Wednesday’s debate featured candidates Daniel Lam, Simran Brar, Kevin Doering, William Chen, Ian Sapollnik and Jakob Gattinger, each contending for one of five student-at-large positions on the UBC Vancouver Senate.
Opening statements from each of the candidates included repeated refrains of support for a fall reading break and for mental health initiatives.
Current student senators Lam and Sapollnik said that Senate has accomplished a lot in the past year — work which they would continue with the next group of faculty and alumni senators if re-elected. Sapollnik expressed that he wants to conduct a full scheduling review and chair the student Senate caucus.
Doering highlighted his strong understanding of university operations, and said that he wants Senate to adopt a student-focused agenda, while Brar noted her experience engaging with students and the importance of not expecting constituents to come to you as a student senator.
In response to a question about UBC’s admissions process and the release of the broad-based admissions (BBA) rubric, candidates generally agreed that the inclusion of personal essay responses is a beneficial aspect of how UBC approaches admissions.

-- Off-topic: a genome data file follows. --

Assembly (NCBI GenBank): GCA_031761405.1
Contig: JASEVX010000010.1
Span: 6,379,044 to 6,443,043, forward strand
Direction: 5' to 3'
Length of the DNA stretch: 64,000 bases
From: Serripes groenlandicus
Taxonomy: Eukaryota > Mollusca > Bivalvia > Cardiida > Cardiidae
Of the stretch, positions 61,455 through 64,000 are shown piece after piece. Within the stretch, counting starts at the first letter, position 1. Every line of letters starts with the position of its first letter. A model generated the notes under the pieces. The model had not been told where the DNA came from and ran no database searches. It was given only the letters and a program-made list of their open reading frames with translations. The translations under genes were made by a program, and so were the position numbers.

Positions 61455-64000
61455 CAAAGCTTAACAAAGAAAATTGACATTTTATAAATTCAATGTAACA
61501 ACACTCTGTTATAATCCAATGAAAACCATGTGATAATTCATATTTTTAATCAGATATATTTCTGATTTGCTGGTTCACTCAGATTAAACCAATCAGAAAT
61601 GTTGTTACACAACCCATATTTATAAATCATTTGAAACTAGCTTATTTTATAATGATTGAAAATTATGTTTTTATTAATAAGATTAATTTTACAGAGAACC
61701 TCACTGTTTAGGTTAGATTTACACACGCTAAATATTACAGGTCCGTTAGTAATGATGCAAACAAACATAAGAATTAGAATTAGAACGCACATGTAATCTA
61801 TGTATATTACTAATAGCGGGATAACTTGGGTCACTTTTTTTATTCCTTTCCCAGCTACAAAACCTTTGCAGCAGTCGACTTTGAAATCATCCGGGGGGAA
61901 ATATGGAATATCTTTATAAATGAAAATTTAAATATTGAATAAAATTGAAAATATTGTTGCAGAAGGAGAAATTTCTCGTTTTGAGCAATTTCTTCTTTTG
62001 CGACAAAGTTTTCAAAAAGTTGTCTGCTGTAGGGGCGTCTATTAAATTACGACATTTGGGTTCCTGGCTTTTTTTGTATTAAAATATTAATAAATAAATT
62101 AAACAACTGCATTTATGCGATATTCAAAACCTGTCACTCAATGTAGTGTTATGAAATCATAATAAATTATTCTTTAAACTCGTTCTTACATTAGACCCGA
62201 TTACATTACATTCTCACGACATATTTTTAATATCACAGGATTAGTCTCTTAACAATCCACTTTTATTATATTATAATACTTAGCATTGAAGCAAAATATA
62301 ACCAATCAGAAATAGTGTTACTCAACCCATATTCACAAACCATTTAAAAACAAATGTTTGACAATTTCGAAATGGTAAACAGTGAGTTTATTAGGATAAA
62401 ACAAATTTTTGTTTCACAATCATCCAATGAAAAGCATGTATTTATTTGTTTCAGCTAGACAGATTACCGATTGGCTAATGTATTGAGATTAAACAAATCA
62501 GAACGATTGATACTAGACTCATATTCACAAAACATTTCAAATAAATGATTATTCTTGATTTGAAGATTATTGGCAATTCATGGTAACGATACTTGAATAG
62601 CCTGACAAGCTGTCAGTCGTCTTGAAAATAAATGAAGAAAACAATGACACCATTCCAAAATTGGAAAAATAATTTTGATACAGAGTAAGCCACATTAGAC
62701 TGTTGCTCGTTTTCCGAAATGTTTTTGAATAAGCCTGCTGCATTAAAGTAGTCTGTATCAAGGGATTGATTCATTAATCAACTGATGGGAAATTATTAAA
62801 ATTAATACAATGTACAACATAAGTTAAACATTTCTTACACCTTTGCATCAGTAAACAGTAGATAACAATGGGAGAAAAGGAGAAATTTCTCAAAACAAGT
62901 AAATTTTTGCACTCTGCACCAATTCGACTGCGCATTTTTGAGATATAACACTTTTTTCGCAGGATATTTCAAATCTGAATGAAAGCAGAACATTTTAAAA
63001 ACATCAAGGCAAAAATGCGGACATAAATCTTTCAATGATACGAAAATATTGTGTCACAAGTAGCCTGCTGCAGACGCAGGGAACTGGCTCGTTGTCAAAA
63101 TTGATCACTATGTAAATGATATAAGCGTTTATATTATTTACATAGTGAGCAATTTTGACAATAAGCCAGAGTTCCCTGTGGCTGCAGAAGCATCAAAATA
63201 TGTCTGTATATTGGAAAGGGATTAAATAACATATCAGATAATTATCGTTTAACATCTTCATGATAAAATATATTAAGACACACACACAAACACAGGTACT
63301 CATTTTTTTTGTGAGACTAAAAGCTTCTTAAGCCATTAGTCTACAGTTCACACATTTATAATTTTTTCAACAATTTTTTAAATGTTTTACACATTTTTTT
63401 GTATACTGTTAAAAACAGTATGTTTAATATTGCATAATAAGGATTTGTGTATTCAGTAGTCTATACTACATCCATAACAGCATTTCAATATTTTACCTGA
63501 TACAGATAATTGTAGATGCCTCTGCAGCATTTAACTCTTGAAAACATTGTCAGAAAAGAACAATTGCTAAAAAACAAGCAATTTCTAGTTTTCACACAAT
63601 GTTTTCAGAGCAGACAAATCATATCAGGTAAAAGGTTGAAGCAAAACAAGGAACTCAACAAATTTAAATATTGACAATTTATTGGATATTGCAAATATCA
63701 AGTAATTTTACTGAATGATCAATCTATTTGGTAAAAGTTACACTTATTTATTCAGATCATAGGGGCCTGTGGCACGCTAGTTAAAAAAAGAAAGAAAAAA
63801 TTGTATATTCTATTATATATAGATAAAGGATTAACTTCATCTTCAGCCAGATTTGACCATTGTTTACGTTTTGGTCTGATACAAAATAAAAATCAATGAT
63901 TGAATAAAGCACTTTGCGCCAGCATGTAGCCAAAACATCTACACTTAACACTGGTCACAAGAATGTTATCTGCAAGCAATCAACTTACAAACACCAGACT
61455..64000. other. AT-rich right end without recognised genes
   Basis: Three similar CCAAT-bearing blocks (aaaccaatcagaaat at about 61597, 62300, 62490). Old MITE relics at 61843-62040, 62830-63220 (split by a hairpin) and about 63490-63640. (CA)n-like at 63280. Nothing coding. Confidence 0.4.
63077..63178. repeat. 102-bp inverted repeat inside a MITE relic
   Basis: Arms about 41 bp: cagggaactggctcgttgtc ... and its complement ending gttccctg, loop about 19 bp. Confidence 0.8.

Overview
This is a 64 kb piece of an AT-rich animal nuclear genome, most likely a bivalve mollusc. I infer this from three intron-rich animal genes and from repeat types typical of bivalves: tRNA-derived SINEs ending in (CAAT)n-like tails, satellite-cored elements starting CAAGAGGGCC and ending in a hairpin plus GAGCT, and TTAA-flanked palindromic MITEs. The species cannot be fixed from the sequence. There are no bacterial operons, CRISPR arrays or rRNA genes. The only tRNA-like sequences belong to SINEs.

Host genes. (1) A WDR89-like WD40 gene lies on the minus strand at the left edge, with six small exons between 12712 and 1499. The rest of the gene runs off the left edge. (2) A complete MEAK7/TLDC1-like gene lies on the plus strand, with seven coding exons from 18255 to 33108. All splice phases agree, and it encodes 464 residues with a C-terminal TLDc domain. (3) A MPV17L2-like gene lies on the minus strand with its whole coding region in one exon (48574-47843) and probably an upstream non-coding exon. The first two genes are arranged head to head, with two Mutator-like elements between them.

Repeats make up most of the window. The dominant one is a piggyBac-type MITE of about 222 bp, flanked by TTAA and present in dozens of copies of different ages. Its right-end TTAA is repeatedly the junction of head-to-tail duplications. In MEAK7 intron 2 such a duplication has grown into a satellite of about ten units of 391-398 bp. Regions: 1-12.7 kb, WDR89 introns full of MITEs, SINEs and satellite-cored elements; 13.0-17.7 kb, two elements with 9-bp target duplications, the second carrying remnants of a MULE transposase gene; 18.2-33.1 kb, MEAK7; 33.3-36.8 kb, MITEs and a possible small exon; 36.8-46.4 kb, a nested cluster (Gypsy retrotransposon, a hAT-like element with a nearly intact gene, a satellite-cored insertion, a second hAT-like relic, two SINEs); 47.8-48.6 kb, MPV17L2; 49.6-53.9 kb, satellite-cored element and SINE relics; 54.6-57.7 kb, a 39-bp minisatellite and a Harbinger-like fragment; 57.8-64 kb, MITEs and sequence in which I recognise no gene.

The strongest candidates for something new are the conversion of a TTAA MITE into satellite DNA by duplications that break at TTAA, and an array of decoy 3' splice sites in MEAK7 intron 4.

Gattinger said that getting into the faculty of engineering can be a “coin flip” between applicants with 95 per cent academic averages, therefore supplementary personal essays give applicants a chance to distinguish themselves.
Chen expressed doubt about the current effectiveness of the system, calling the nature of BBA “dubious at best,” and suggesting greater consultations with high school counselors — especially from public schools — in order to improve the process.
In response to a comment about “cliche” issues in Senate proceedings, Brar noted that issues like mental health and fall reading week are brought up repeatedly because they are important to students and that the Senate works slowly.
The second question posed asked candidates to address how they would ensure that student voices are heard during the development of new courses and curricula.
Gattinger said that senators need to approach constituencies and undergraduate societies versus the other way around, and that student consultation should be mandated due to the inclination for faculty to dismiss it as “irrelevant.”
In a discussion about academic dishonesty, candidates agreed that it is important to address the root causes of the issue.
Current student senator Kaidie Williams criticized the claim that Senate has not engaged with students beyond surveys as unfounded, citing meet and greet events as an example of further engagement. She then asked the candidates which two Senate committees they would most like to sit on.
Academic policy committee proved a popular choice and Sapollnik stressed the need to work together to ensure a student presence on each committee.
The candidates for Senate will be debating again on Friday during the Great Debate.
—With files from Moira Wyton